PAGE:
Flagg wrote:God damn you are out of touch with reality. He's not a "defendant" at Fox, he's an "employee". He's only afforded the federal, state, and municipal rights afforded an "employee" along with whatever is in his contract. But as an "employee", if his employer decides that he's violated said contract (I can guarantee he had a morals clause) or even if they want to do it for shits and giggles, as long as none of the rights he is afforded to by the previously mentioned government protections are violated, they can have Bruce, Brock, and Bruno from security pack his shit in a box, and frogmarch the piece of shit to the nearest exit.
If he feels he's been wronged (and I'm sure he does, he's an old privileged white male) then he can by all means sue Fox and get laughed out of court. In fact IIRC, he tried to sue someone once and that already happened.
Go home, Martian.
I think it would be helpful if you actually took time to read all what I have posted. You might have noticed that:
A) I have already acknowledged what others pointed out in that O'Reilly's contract included a clause specifically stating that if new accusations came out and/or Fox became aware of additional ones, he would be fired. Perhaps that clause was part of the settlements?
B) I think that Jub's idea might be a decent one - until matters are concluded in cases like this one, it might be a good idea to suspend a person without pay.
Napoleon the Crown wrote:So let me get this straight... Unless found guilty in a civil or criminal court, all should be forgiven by his employer.
Until an employer is able to prove to at least a civil law standard that the employee had violated their contract and/or some sort of law, absolutely. Though I agree that something like a suspension without pay might be required during the proceedings.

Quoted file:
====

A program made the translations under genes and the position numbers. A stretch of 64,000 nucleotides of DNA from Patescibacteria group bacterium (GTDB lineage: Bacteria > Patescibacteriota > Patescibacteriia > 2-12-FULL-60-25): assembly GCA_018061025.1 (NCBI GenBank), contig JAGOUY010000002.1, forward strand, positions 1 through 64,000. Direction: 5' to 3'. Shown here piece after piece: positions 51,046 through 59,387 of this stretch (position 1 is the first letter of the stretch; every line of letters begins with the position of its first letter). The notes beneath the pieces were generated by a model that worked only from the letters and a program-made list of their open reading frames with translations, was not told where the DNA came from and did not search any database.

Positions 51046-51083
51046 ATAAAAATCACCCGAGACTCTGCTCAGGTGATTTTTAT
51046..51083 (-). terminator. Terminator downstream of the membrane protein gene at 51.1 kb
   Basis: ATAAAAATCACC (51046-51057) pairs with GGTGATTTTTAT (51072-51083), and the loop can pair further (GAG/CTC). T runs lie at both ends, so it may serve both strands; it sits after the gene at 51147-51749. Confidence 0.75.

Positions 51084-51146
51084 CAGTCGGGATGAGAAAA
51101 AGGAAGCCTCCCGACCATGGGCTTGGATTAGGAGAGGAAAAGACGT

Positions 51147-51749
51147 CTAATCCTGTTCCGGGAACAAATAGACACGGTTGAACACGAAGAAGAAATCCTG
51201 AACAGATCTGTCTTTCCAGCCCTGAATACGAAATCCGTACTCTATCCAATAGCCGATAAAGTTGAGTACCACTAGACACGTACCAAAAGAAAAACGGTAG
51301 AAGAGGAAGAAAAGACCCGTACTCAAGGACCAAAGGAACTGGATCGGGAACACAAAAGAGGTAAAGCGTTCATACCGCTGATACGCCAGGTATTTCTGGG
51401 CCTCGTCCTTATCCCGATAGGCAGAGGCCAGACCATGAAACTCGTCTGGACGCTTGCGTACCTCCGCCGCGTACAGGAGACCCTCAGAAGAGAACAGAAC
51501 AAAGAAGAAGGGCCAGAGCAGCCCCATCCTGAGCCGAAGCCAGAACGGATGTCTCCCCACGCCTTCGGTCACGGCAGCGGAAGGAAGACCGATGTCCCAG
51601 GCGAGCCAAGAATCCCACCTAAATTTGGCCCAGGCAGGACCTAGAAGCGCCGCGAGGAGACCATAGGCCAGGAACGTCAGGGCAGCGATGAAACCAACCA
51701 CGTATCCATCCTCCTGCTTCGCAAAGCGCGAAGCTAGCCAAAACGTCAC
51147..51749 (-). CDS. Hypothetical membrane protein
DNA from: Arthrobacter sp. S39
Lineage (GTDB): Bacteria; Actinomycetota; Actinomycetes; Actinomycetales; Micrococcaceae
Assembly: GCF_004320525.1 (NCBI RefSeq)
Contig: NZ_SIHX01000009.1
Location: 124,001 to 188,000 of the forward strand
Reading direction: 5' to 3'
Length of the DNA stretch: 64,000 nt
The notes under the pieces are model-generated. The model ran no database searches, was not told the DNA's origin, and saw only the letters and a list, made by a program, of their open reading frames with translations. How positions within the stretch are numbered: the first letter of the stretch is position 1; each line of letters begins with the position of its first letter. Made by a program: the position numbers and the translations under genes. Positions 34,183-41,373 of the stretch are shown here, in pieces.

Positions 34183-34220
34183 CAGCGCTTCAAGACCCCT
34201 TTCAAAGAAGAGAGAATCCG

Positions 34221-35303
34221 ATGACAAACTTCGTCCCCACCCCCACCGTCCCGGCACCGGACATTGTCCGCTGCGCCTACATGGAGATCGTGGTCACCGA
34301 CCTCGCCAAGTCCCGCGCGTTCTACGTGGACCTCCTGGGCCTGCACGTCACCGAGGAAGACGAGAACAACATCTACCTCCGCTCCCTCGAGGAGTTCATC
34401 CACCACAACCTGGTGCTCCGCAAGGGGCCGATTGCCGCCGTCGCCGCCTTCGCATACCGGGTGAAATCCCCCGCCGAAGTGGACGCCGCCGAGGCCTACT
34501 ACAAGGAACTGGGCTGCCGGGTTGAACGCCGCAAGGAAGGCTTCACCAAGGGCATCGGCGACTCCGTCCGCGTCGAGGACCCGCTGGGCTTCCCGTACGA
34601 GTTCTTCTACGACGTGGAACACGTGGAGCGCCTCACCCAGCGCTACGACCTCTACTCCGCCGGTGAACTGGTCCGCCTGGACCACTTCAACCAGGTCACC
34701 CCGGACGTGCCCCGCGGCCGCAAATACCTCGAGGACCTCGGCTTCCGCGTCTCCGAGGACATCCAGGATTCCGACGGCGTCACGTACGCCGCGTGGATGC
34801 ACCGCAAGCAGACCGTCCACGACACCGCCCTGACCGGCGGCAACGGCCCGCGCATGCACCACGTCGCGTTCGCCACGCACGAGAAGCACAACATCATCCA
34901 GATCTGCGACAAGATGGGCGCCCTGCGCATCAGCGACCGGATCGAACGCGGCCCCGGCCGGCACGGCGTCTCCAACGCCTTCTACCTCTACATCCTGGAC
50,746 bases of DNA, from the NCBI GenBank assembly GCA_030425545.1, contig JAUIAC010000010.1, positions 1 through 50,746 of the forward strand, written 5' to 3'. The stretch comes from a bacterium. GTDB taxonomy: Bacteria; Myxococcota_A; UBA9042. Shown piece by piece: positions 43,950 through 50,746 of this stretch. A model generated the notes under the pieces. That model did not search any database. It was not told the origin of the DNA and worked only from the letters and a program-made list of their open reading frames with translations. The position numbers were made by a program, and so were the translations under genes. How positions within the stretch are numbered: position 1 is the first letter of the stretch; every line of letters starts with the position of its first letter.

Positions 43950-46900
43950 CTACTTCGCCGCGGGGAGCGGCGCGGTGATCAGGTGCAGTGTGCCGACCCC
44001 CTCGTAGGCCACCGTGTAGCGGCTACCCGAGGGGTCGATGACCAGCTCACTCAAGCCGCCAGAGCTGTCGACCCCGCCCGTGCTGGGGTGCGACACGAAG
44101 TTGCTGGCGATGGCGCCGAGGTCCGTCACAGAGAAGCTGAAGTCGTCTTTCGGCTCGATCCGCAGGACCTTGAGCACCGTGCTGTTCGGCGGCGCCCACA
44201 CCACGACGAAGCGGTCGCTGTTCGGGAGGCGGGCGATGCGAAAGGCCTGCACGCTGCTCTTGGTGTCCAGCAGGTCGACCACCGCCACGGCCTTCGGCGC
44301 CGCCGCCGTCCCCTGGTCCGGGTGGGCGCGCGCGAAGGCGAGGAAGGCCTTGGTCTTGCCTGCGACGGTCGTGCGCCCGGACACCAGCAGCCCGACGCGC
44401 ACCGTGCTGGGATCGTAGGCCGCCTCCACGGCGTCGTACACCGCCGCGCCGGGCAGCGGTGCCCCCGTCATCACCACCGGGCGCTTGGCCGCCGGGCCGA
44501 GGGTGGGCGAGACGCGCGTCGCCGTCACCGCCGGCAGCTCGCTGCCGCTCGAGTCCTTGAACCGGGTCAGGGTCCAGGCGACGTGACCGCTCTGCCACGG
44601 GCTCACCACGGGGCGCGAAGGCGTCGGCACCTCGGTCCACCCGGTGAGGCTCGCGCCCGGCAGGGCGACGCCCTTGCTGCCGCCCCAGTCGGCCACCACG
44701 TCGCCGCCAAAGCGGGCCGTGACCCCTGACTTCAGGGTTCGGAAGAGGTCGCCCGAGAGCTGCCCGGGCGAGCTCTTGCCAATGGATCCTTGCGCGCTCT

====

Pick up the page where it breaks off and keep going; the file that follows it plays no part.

Napoleon the Crown wrote:In such a case, if he just keeps settling out of court does that mean he obviously should keep his job?
Depending on what the conditions on the contract between the parties, what settlement conditions were and who was involved, then potentially yes.
Napoleon the Crown wrote:I mean, he didn't get found guilty in court so we can't just assume that the guy who has settled out of court to the tune of $13 million has maybe been a shit to women.
We the public are free to feel whatever we want. I personally take the view of waiting until after proceedings until throwing stones, but that's up to you. Point being that the Court of Public Opinion is not the same thing as a relationship between an employer and an employee. And the Court of Public Opinion does not equal a court in law.
Napoleon the Crown wrote:What is the truth?
Precisely. As far as I have been able to tell, we don't know the truth
to any sort of reliable degree, and I am very loath to see someone get fired over accusations (though in O'Reilly's case his firing was apparently allowed as that was a specific part of his contract).
Napoleon the Crown wrote:Quit being obtuse. Bill O'Reilly is never going to be found guilty in court because if he thinks there's any sliver of a possibility he'll just settle out of court.
In O'Reilly's case specifically, it has been pointed out that his contract included a clause which could get him fired over simple accusations.
Generally speaking it is also up to the complainant and/or the employer on whether or not to settle. And law enforcement agencies / prosecution should it be a criminal matter. Should someone decide to take it to trial, that's different.
And as I stated before, suspension without pay might be an acceptable middle ground.
Gandalf wrote:Has Bill Cosby even filled that criteria yet?
I'm not sure, I haven't been following that case very closely. IIRC he has been criminally charged in addition to several civil lawsuits.
Gandalf wrote:Hell, OJ Simpson?
OJ Simpson was found being responsible for "wrongful death" civilly, and IIRC he is probably spending the rest of his life in jail for a robbery conviction, so yes?
"I reject your reality and substitute my own" - the official Troll motto as stated by Adam Savage